Since the tragedy at the nuclear power plant in Fukushima, a Japanese company has begun marketing several very similar radiation meters. However, they use a semiconductor device as a sensor, and thus detect gamma (γ) radiation only.
In addition, there are numerous small devices that plug into a mobile phone’s headset jack, and with a special app, they allow you to measure, and even track radiation. These employ the same type of semiconductor detectors. Such devices are not true Geiger counters, and not sensitive to β particles. In addition, these semiconductor detectors are also very small. This means that they would need to be very close to an object, and held there for some time before registering a radiation level. Since most steps in the radioactive decay of uranium produce β particles, they may not detect radioactive antiques at all.
There are larger detectors that connect to a mobile phone with a short cable. These devices do contain actual GM tubes, but are more expensive. By the time you connect 2 devices together with a wire, you actually end up with something less convenient, and less likely to be actually used than a single compact device with an integrated display.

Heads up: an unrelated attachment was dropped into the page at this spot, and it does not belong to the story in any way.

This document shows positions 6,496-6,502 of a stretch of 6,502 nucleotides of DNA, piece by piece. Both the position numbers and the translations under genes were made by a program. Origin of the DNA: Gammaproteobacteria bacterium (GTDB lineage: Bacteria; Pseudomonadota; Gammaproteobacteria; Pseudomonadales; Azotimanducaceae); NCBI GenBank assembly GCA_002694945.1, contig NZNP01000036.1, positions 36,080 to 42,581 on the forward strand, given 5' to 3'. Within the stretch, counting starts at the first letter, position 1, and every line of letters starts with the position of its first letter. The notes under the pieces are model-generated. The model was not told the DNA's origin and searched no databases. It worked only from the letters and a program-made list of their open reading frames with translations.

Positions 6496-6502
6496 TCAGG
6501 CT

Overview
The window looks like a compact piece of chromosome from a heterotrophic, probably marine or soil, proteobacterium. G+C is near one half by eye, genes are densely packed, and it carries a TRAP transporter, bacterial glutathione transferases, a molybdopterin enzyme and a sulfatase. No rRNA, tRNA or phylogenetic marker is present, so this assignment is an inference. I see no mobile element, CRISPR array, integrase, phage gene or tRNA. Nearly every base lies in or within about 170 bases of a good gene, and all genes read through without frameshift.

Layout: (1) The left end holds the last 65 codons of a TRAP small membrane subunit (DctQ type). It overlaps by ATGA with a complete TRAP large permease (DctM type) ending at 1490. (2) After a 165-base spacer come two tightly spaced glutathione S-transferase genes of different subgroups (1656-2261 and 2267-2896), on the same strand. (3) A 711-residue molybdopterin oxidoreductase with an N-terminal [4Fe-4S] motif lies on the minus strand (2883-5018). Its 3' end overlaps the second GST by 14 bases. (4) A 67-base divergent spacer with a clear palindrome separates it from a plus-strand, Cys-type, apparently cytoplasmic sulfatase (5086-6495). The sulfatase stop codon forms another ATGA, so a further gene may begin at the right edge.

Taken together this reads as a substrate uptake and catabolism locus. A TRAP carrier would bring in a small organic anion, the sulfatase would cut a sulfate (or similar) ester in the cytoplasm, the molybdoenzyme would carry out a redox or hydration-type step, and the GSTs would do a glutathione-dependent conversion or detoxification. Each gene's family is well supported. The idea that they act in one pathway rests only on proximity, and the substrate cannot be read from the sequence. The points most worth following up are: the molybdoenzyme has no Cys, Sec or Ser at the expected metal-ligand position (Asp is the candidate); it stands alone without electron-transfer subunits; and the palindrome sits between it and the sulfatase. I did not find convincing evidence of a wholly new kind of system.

Features and Benefits of the Soeks 112:
Please see the actual unboxing video of this device on the CarCynic.com YouTube Channel.
The new Soeks 112 meets most of the basic specifications above, as shown in the following table:
The Soeks 112 in the Retail Packaging.
Other Features and Pluses:
In addition to the basic features mentioned above, I would also like to point out some of the specific things I like about this particular meter now that I actually have used it.
In addition, Soeks has an office in Miami, Florida, USA. Products ship to USA customers from within the USA, and thus arrive much more quickly than a product shipped from Russia or China. Similarly if the product needs to be returned for any reason, it can be sent to the office in Florida. Soeks also provides product support on their US website, and via social media in Engish.
Unfortunately, like all the devices reviewed here so far, the Soeks 112 has some significant misses that keep it from being the ideal Portable Radiation Detector:
The above are minor gripes, or at worst, things I would change if I were designing one (which I did start to do at one point). Unfortunately, there are 2 more significant problems with this unit: